As part of the Labour government’s second term, Brown said he would cut the rate of CGT from 30% to 10% on business assets held for at least two years. He also announced that CGT on assets held for one year could be cut from 35% to 20% from April next year.
The chancellor, along with trade and industry minister Patricia Hewitt and education and skills secretary Estelle Morris, outlined the measures at a business breakfast at No 11 Downing Street.
He indicated that changes to CGT would produce a regime that is, overall, more favourable to enterprise than that of the US.
In addition to the changes to CGT, the government unveiled a review of DTI support for small business, a simplification of VAT accounting and better tax treatment for share options.
Meanwhile, the government also revealed a separate consultation document introducing a voluntary flat rate VAT scheme for small firms with a turnover of under £100,000, which it claimed would mean ‘hundreds of thousands of small companies paying less tax and facing lower compliance costs’.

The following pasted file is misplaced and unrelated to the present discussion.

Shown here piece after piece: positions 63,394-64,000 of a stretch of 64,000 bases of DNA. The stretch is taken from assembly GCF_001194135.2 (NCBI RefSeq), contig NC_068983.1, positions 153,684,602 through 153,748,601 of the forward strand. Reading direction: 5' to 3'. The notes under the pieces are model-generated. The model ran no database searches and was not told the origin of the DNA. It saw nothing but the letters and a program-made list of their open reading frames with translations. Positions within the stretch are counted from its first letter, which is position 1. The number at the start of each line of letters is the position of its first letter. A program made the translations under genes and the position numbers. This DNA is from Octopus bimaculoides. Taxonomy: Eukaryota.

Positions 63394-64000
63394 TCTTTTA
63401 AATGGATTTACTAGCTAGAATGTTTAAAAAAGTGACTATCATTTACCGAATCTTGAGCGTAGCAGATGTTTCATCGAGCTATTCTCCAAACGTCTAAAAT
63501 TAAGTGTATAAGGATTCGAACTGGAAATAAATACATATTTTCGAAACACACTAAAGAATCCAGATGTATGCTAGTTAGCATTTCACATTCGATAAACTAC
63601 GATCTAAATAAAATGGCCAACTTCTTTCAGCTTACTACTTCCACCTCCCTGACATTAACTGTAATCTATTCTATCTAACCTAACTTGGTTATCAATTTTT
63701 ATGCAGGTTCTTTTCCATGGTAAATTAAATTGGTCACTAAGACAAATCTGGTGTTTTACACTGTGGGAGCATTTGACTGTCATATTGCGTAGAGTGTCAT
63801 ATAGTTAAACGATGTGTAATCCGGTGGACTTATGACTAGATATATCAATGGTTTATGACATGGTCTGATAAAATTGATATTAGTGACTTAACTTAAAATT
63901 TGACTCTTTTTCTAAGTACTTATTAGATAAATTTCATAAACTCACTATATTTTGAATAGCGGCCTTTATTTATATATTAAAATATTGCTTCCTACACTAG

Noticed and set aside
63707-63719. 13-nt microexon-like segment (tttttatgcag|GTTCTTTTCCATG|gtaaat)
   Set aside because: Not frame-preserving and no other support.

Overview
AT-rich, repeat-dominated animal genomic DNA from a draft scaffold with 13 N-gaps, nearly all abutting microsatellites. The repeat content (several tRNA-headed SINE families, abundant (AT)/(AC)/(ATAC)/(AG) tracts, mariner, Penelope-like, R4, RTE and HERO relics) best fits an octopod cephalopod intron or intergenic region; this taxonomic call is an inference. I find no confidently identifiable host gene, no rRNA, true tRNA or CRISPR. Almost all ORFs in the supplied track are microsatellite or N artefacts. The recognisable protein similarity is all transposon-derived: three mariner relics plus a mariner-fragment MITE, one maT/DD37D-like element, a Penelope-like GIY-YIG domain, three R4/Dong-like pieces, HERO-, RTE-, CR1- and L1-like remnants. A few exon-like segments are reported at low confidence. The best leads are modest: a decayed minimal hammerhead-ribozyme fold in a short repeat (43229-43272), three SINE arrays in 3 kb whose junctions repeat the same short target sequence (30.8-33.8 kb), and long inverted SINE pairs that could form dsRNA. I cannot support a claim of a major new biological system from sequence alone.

The scheme would remove the need for businesses to account internally for VAT because it would be calculated as a percentage of turnover. The Treasury also claimed it would stop levying automatic fines for late VAT payment.
The Chartered Institute of Taxation welcomed the chancellor’s proposals saying that any measures that reduce the tax burdens on business would only help.
CIOT president John Whiting, said: ‘It is pleasing to see that the ideas floated in the Budget, which we endorsed, for small business taxation are being taken forward, though there is a good deal of work to be done to make sure they deliver real tax and administrative savings.’
On share options, the existing Enterprise Management Incentive concession for businesses worth up to £15m could be extended to those worth up to £30m.
Other measures to help small business include the removal of automatic fines for late payment of VAT from firms with a turnover below £100,000 – fines would be levied only after a written communication offering help to sort out problems.
There would be a review designed to make payroll services more effective and less costly with better support and use of technology as well as a review of the DTI’s business support to report in September.
Earlier in the day, speaking on the BBC’s Today programme, Brown hinted that the policy of using results filed at Companies House for tax accounts, announced in the last Budget, would also be on the legislative programme.
Brown claimed Labour was bringing forward radical measures to tackle the productivity gap and create a true enterprise culture where the chance to start and succeed in business is ‘genuinely open to all’.
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